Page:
“We must find a way to break the transmission of the disease, recapture the public’s support and confidence, end this devastating cycle of repeated restrictions and start living in a sustainable way until an effective and safe vaccine is successfully rolled out across the population.”
The Tory revolt was a significant increase on the 34 who rebelled against the second lockdown during a vote last month and the 44 who defied the Government on the 10pm hospitality curfew.
A further sixteen Conservative MPs had no vote recorded for them on Tuesday. While some will be abstentions, others may have had valid reasons for being unable to vote.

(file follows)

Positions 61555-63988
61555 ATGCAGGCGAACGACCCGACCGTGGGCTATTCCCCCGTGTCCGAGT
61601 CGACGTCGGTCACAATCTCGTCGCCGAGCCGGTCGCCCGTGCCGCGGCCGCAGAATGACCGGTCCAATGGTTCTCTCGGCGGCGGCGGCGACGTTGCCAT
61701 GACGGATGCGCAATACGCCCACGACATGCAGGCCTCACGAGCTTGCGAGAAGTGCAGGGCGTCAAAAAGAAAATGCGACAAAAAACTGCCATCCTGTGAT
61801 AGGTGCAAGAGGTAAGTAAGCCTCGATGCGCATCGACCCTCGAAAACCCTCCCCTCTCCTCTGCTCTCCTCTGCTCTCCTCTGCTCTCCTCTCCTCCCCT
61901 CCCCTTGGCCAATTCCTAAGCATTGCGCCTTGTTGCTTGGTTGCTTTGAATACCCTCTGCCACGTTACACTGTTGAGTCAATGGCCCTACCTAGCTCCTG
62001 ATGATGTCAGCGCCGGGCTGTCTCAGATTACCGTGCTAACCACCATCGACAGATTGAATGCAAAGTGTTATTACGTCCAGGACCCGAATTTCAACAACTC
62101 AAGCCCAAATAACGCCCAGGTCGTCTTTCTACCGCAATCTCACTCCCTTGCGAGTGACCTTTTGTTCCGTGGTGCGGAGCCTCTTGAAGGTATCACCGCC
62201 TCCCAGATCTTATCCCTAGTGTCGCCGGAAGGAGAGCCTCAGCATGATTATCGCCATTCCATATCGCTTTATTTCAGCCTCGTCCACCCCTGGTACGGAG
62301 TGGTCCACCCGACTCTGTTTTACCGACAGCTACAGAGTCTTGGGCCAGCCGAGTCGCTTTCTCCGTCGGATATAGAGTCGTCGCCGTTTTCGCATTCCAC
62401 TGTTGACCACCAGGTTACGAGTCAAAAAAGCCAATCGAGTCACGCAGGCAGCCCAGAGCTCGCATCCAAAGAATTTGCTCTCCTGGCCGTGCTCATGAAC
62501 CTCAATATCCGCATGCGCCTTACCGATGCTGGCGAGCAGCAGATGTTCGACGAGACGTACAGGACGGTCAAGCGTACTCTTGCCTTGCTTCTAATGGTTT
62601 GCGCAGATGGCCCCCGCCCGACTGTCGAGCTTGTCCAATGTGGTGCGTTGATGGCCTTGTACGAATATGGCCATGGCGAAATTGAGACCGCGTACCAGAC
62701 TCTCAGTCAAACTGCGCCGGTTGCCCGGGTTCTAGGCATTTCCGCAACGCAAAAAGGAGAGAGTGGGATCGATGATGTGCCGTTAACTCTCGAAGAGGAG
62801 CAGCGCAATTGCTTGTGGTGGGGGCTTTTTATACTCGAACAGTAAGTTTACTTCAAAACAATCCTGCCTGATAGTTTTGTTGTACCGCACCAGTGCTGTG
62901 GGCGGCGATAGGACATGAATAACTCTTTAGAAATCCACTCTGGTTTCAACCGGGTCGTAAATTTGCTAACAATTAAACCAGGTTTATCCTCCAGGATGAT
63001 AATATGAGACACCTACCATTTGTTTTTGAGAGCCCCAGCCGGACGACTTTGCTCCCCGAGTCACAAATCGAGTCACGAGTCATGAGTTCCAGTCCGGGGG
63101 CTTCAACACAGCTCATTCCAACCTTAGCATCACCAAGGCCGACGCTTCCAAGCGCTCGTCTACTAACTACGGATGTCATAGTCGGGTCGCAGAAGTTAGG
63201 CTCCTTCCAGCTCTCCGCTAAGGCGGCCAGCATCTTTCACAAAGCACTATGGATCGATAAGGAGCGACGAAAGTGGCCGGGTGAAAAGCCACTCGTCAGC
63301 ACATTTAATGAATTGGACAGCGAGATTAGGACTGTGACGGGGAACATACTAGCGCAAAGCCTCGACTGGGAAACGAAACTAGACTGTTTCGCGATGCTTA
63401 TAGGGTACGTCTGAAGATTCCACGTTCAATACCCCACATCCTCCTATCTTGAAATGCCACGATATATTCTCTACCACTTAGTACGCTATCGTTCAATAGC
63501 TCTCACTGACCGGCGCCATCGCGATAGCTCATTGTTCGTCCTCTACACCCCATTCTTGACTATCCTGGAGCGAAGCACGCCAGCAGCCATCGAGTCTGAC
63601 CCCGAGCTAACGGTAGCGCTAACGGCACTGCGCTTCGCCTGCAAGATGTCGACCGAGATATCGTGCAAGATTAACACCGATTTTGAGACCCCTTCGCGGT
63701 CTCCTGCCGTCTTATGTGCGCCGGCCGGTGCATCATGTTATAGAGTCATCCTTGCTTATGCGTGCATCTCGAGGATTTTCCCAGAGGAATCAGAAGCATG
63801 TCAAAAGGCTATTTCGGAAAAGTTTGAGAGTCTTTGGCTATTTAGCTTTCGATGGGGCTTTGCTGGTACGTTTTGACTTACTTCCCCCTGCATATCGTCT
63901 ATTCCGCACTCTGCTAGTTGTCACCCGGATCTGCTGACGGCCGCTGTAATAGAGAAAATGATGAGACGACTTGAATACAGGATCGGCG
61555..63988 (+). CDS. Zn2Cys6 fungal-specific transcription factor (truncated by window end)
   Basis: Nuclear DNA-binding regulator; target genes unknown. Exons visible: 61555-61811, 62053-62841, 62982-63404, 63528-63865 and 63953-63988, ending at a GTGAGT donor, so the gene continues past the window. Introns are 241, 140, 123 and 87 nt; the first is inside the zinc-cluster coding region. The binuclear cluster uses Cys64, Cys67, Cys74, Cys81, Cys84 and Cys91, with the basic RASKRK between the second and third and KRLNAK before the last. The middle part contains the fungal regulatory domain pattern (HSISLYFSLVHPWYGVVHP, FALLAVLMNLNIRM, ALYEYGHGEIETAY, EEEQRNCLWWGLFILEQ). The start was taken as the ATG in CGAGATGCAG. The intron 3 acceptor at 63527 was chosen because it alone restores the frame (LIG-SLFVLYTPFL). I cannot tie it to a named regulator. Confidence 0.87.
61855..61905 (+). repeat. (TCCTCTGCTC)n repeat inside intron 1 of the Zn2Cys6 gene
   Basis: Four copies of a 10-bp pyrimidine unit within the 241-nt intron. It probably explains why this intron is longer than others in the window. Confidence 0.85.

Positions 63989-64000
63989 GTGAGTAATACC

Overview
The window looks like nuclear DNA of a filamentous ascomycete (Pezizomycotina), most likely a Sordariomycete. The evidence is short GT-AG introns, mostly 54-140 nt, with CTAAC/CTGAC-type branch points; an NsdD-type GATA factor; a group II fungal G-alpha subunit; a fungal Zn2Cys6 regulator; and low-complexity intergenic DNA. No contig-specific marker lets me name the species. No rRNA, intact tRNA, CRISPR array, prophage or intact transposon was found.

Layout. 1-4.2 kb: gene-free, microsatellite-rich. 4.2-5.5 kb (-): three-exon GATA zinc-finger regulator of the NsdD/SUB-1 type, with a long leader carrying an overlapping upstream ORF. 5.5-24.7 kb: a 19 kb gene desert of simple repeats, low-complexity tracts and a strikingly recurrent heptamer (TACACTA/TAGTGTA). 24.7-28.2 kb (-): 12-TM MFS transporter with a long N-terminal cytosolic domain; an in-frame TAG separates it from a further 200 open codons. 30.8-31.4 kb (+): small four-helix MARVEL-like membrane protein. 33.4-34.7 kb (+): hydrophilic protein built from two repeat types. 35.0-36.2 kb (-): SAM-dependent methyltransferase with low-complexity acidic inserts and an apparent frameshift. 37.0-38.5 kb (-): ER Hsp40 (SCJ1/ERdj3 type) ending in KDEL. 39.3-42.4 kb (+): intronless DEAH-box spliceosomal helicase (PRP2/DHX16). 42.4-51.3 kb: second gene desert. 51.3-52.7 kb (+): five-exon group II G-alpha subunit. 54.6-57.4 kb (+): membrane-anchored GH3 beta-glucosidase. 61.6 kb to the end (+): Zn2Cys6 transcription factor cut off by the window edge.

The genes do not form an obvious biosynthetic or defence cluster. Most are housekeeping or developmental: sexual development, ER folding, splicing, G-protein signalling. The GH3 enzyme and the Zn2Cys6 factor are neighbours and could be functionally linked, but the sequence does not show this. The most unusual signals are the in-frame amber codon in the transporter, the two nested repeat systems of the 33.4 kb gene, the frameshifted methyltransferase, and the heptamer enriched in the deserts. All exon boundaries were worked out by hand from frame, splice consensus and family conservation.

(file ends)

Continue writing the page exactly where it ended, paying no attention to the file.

Conservative former prime minister Theresa May was understood to have been “paired” with an opposition MP, meaning she had been given permission not to personally vote.
But former Cabinet ministers Damian Green, David Davis and Jeremy Wright were among the Tories to vote against the Government, as did Conservative former party leader Sir Iain Duncan Smith.
Fifteen Labour MPs also defied party orders and voted against the regulations, including allies of former Labour leader Jeremy Corbyn.
Mr Corbyn, who also voted against the measures, is currently sitting as an independent MP after his successor refused to hand him back the party whip over his response to the damning report into anti-Semitism.
Earlier in the day, the Prime Minister announced a one-off payment of £1,000 for pubs forced to remain closed under the restrictions in an attempt to reduce the scale of the revolt, though the move was branded “derisory” by the trade.